> > | > the future.  Or in Vista and recent versions of OS X.
> > | 
> > | sure - but how many "3d" apps will you have at once - windows with 3d views?
> > | not TOO many. i know where you are coming from - but i don't see things
> > | going to heavily 3d in the X world... any time soon... if ever.
> > 
> > Part of coming from the OpenGL world is that I don't believe there's
> > much real difference between 2D and 3D (and video, for that matter).  We
> > have a lot of historical reasons for having separate APIs, different
> > concepts of drawing surfaces, different models for color, etc., but
> > pretty much all of graphics boils down to transformations and
> > sampling[1], so in the end life will be better if we acknowledge that
> > and design more unified systems.
> sure - i agree. though i guess i'm coming from the POV of the conceptual "3d
> apps generally have an entirely scalable viewport where you describe a world in
> terms of polygons" and 2d apps think in pixels and demand pixel-perfect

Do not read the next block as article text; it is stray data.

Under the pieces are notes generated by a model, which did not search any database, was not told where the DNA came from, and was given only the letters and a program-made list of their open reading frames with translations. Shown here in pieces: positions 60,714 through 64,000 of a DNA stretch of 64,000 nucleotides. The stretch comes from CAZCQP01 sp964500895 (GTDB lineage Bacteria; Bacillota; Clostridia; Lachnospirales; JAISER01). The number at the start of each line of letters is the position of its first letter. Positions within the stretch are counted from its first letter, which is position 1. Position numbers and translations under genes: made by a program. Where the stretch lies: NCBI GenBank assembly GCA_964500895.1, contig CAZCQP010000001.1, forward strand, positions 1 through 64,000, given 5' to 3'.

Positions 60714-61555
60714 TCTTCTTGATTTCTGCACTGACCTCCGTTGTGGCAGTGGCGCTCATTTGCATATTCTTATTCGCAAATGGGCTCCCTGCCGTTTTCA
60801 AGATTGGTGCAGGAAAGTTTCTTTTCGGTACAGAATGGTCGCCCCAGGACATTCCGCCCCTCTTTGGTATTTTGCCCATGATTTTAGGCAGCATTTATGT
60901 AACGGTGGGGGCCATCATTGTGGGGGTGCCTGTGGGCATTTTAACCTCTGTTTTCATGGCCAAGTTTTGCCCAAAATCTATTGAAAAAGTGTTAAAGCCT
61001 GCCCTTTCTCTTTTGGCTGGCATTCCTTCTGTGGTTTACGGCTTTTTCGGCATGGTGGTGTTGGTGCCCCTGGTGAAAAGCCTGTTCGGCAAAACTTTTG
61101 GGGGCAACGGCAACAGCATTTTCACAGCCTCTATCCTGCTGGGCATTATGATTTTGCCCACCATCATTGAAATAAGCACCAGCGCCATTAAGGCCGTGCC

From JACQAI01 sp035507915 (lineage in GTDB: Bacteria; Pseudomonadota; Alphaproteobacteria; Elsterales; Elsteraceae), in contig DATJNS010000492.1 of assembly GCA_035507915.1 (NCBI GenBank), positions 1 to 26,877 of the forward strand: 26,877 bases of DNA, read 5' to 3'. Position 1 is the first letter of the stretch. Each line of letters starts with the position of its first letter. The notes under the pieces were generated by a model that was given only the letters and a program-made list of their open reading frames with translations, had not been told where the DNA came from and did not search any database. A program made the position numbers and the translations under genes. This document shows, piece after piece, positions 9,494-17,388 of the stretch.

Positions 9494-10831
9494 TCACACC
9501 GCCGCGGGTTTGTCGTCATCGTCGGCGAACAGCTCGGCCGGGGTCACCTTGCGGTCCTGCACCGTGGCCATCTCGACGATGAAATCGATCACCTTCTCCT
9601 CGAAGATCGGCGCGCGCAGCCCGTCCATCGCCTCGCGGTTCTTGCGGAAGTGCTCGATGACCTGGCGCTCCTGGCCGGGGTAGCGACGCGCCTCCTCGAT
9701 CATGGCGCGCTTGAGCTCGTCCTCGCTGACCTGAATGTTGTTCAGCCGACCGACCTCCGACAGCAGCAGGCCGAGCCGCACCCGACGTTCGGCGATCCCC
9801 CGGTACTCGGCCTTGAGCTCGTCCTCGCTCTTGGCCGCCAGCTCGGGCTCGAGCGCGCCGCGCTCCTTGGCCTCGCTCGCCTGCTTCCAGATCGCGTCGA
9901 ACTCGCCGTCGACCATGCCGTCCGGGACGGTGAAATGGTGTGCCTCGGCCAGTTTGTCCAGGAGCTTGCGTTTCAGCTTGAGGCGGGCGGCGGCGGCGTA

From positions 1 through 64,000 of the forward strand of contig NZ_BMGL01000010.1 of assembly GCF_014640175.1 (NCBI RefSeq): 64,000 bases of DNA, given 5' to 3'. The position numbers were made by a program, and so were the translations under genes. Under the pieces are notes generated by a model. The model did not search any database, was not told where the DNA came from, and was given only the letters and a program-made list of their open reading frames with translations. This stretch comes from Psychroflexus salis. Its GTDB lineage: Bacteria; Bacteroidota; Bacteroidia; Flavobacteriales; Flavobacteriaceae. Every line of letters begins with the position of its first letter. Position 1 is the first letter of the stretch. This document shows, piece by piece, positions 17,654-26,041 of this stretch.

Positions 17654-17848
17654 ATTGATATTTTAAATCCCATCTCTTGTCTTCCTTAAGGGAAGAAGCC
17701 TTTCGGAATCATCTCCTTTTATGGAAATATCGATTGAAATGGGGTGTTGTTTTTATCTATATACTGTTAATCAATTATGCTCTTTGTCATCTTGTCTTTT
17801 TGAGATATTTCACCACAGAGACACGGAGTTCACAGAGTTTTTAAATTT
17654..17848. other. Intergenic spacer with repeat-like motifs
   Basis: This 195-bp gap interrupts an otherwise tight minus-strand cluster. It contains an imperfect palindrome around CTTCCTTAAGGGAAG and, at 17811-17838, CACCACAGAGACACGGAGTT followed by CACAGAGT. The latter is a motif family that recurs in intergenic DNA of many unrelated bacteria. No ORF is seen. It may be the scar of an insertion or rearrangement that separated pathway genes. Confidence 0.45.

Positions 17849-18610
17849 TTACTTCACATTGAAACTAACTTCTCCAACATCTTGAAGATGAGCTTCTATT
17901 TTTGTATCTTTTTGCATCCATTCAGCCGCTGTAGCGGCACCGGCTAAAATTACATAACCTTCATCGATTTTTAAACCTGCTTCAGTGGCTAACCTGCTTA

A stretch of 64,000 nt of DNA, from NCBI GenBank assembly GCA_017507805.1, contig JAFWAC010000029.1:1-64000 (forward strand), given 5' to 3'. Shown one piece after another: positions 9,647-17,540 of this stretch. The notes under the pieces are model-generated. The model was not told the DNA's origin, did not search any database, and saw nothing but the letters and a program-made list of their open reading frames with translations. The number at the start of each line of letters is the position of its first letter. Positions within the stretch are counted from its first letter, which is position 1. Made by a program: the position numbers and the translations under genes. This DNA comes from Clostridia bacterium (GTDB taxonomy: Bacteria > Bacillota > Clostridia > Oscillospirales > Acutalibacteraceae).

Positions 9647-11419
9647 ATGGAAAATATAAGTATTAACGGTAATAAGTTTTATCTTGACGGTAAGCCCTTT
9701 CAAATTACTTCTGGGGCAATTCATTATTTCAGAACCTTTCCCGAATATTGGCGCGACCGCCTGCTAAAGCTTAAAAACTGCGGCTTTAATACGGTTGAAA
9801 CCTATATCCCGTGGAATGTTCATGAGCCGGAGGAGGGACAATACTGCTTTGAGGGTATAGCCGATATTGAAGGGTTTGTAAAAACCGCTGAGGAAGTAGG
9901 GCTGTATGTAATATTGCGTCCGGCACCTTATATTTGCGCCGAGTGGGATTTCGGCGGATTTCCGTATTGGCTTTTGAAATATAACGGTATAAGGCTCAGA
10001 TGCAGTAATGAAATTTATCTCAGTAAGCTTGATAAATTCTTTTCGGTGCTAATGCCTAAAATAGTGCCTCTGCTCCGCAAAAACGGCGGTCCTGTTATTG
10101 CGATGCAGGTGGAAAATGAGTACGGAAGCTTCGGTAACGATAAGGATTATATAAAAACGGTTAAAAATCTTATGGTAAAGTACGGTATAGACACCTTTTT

> alignment etc. having your scrollbar has small gaps, or some scrollbars be 5
> and some 4 pixels wide because of rounding differences etc. is unacceptable.
> doing a ui in terms of fully 3d primitives (widgets, buttons etc.) invariably
> leads to a disastrous output result as rounding and certain scaling makes
> fonts look bad as they are "off-by 1" and other such things. sure - the HUD's
> on modern games are ok for example - BUT these i consider as "2d" - they think
> in the 2d world. so defining my widget hierarchy as a set of 3d primitives and
> hope that things get scaled, aligned and drawn right - in my experience, is
> not going to happen. you can argue with growing resolution the off-by-1's are
> going to matter less and less.

I am really not convinced that this is true. Integer specified drawing
operations in GL are just as accurate as those with the Xlib, as Xgl
demonstrates. Inaccuracies do arise when you start scaling or distorting
things, but that is equally true of the 2d-in-3e textured compositing
currently being used.

The real inefficiency in the current Xgl compositing scheme is that most
of the time the GL commands required to draw pixel exact images are